AL: I think this research can help communities develop awareness of the potential sustainable benefits of mass timber and the building industry in general.

KA: I like to think that it would really benefit the people we design for, the people of the city, who, in the case of Dubai and its wider region, tend to wind up in malls all summer with limited access to the outdoors due to unbearable weather conditions. From there, it is a loop: with better open-air spaces, the footfall increases—which, in turn, brings in tenants benefiting the owner/client.

What’s the importance of this program at CRTKL? 

AL: This research can help CRTKL establish itself as one of the pioneers in the emerging building technologies. It also strengthens our commitment to the environment and sustainable design and could pave the way for future potential mass timber projects.

KA: Good design is backed up by thorough research. For us as designers with a mission to improve people’s quality of life, we can only achieve this goal with successful design that uses data and facts to guide it and be more tailored to the people it serves. The MicroGrant program complements this mission by giving us the opportunity to access this data, derive an understanding from it, test it and have a safe space to experiment with it since the results aren’t always known. Having the opportunity to delve into such topics would help broaden our understanding of the built environment and develop effective solutions to modern day problems– serving our ultimate goal to achieve truly human-centric designs.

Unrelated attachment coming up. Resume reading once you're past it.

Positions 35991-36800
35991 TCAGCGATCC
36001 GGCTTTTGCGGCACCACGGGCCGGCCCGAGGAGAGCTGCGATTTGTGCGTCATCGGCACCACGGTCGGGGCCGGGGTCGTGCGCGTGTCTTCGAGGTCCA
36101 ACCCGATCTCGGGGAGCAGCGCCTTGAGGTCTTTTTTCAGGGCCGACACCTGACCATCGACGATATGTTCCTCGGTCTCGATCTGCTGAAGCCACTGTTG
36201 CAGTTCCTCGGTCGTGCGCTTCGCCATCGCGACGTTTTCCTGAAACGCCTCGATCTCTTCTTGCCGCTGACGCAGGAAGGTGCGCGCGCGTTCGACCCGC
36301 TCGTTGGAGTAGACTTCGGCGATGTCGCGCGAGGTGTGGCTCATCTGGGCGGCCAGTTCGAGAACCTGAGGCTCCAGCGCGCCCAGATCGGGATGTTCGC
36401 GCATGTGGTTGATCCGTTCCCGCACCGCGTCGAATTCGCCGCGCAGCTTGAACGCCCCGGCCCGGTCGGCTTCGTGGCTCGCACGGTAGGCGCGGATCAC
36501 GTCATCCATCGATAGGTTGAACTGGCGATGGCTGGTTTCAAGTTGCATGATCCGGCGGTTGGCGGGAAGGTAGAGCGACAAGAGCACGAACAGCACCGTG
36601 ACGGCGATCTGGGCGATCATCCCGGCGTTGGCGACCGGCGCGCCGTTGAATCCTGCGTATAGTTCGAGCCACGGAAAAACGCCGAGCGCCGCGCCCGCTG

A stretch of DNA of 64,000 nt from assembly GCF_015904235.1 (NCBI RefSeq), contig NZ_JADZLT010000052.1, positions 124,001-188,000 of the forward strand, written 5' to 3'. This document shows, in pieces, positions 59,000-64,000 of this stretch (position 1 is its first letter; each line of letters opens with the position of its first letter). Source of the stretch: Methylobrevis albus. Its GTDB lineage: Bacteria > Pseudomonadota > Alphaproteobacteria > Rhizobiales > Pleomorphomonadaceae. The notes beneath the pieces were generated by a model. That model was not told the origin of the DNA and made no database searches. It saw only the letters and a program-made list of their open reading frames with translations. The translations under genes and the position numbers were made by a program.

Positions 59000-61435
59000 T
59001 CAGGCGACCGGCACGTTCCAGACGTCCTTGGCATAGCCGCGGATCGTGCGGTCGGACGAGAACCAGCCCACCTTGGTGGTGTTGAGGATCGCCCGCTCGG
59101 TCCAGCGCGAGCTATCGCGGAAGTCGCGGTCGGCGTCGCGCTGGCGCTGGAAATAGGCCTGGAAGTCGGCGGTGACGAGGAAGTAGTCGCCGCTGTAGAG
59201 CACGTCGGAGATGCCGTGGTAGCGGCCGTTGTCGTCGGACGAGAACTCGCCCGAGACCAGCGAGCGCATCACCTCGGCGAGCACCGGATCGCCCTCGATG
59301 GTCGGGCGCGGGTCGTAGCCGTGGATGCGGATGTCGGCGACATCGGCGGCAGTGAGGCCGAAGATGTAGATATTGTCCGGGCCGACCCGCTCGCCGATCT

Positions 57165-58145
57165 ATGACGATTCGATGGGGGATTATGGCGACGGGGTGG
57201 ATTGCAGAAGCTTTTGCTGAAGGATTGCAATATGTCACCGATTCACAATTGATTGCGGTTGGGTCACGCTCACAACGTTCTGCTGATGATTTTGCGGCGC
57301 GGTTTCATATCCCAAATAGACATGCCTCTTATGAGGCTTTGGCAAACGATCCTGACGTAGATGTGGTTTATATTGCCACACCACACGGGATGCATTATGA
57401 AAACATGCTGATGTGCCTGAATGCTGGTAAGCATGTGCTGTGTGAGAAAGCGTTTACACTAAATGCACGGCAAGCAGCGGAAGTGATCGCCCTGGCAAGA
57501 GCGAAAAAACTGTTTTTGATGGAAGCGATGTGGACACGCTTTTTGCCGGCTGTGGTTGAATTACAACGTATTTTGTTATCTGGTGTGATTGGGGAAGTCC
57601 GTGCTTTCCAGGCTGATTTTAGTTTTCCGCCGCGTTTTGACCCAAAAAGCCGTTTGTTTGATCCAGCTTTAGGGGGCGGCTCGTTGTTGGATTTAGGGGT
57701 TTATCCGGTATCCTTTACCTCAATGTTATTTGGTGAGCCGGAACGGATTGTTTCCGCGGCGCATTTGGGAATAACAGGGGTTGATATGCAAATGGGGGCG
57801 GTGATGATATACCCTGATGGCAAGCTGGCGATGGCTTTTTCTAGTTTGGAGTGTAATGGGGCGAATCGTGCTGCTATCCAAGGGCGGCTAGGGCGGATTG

AC/HV/TH: Being part of CRTKL, a large organization, we are faced with these decisions for our workforce.  As a company focused on resiliency in our practice and in our actions, it’s worth a focused effort for understanding ourselves as well as our clients.